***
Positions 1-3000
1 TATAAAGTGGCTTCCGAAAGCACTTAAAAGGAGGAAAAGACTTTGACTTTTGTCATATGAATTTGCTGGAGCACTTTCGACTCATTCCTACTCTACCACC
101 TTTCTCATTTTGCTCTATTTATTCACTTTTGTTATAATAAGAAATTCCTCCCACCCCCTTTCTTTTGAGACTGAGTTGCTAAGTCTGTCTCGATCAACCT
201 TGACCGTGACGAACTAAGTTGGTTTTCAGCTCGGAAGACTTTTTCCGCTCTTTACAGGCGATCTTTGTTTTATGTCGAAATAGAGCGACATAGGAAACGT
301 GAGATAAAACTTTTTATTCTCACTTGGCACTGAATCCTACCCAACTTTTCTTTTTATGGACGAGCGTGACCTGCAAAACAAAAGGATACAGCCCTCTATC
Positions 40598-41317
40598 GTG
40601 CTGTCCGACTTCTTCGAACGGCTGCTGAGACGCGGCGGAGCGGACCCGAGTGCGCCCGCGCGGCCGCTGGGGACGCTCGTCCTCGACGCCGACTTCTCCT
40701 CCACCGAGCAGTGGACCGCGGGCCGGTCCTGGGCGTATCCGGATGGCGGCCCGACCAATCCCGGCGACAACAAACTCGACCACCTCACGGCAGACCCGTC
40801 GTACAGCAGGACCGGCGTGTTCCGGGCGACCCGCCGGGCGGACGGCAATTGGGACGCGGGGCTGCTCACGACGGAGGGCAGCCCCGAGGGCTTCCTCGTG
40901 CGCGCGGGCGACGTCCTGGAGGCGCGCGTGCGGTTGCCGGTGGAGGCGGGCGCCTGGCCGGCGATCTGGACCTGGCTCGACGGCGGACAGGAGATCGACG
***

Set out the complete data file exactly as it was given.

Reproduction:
Positions 1-3000
1 TATAAAGTGGCTTCCGAAAGCACTTAAAAGGAGGAAAAGACTTTGACTTTTGTCATATGAATTTGCTGGAGCACTTTCGACTCATTCCTACTCTACCACC
101 TTTCTCATTTTGCTCTATTTATTCACTTTTGTTATAATAAGAAATTCCTCCCACCCCCTTTCTTTTGAGACTGAGTTGCTAAGTCTGTCTCGATCAACCT
201 TGACCGTGACGAACTAAGTTGGTTTTCAGCTCGGAAGACTTTTTCCGCTCTTTACAGGCGATCTTTGTTTTATGTCGAAATAGAGCGACATAGGAAACGT
301 GAGATAAAACTTTTTATTCTCACTTGGCACTGAATCCTACCCAACTTTTCTTTTTATGGACGAGCGTGACCTGCAAAACAAAAGGATACAGCCCTCTATC
Positions 40598-41317
40598 GTG
40601 CTGTCCGACTTCTTCGAACGGCTGCTGAGACGCGGCGGAGCGGACCCGAGTGCGCCCGCGCGGCCGCTGGGGACGCTCGTCCTCGACGCCGACTTCTCCT
40701 CCACCGAGCAGTGGACCGCGGGCCGGTCCTGGGCGTATCCGGATGGCGGCCCGACCAATCCCGGCGACAACAAACTCGACCACCTCACGGCAGACCCGTC
40801 GTACAGCAGGACCGGCGTGTTCCGGGCGACCCGCCGGGCGGACGGCAATTGGGACGCGGGGCTGCTCACGACGGAGGGCAGCCCCGAGGGCTTCCTCGTG
40901 CGCGCGGGCGACGTCCTGGAGGCGCGCGTGCGGTTGCCGGTGGAGGCGGGCGCCTGGCCGGCGATCTGGACCTGGCTCGACGGCGGACAGGAGATCGACG